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The Power of Ritual

American religion isn’t declining—it’s transforming.

We all know the statistics. Forty percent of Millennials describe themselves as nonreligious, and most likely that number will rise for Gen Z. This spring, the Southern Baptist Convention announced that its membership had shrunk by 2 percent. And, on average, 3,500 Christian churches close every year.

But as I learned in my seven years of research at Harvard Divinity School that I document in my book The Power of Ritual, there’s a new landscape of spirituality and community meeting the needs of younger generations eager to fulfill their longing for meaning, connection, and purpose. In CrossFit boxes, makerspaces, fan communities, and grief groups, very religious things are happening in supposedly secular places. Congregational practices like small groups, rituals to honor the dead, shared dietary laws, and even prayer can be found reimagined in these new communities. People are getting married, looking after one another through a cancer diagnosis, and helping each other be accountable to their highest values. Far from showing religion disappearing, these trends illustrate how religion is changing—both how and where it happens.

Many are even turning toward the study of sacred texts. Take the tens of thousands of Harry Potter readers practicing ancient Christian sacred reading practices such as Lectio Divina and Ignatian spiritual imagination with their favorite bestselling book. The podcast I cohost, Harry Potter and the Sacred Text, has introduced a new generation of spiritual seekers to some of the great wisdom practices, and the Harry Potter fandom has welcomed them with open arms. More than seventy-five groups have sprung up around the world, as readers gather together to discuss their own life journey in conversation with the text. At the end of each gathering, readers bless the characters and one another, drawing on yet another religious practice re-imagined for this moment.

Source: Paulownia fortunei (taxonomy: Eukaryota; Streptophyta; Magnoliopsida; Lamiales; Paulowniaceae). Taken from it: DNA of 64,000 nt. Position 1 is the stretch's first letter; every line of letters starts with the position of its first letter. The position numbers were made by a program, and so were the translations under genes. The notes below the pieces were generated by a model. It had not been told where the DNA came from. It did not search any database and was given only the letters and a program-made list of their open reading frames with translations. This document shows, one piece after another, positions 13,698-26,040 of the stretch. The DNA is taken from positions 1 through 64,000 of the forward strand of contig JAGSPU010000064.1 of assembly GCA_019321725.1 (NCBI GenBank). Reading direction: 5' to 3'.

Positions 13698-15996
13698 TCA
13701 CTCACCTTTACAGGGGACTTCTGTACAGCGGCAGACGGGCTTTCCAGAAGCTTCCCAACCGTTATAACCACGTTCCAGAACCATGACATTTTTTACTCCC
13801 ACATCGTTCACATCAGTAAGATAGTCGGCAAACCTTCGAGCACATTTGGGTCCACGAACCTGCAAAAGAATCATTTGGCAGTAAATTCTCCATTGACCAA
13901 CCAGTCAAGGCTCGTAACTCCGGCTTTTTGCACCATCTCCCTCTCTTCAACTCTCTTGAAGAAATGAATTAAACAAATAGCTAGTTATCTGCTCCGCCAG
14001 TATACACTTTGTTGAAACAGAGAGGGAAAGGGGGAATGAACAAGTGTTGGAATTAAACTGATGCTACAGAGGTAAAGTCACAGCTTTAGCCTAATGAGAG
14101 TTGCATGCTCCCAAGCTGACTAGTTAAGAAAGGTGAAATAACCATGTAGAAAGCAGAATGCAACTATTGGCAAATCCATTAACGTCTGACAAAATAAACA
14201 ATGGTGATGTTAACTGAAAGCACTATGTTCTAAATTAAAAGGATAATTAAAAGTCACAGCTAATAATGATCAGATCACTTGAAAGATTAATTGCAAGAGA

Church leaders sometimes paint America as divided along sacred and secular lines, but in my mind, this is far from the truth. There is a deep desire for sacred connection far beyond religious institutions—46 percent of Gen Zs have sought out a new religious practice like meditation since the beginning of the COVID-19 epidemic, for example. Two-thirds of unaffiliated Americans believe in God or a higher power, and one-fifth even pray every day. The rates of loneliness and anxiety simply echo what we know to be true: human beings long to be together oriented around meaning and purpose.

We’re in a time of cultural reckoning. Both the coronavirus and the uprising for racial justice have offered (white) Americans the chance to reflect on what we prioritize. More than ever, there’s an openness to a different foundation besides an economic dominance of productivity and grind.

My hope is that The Power of Ritual illustrates the deep hunger for connection among the spiritual-but-not-religious, but that it can also expand the imagination of established religious leaders as they find ways to translate the wisdom of their tradition to resonate—and respect—the experience of young people today.

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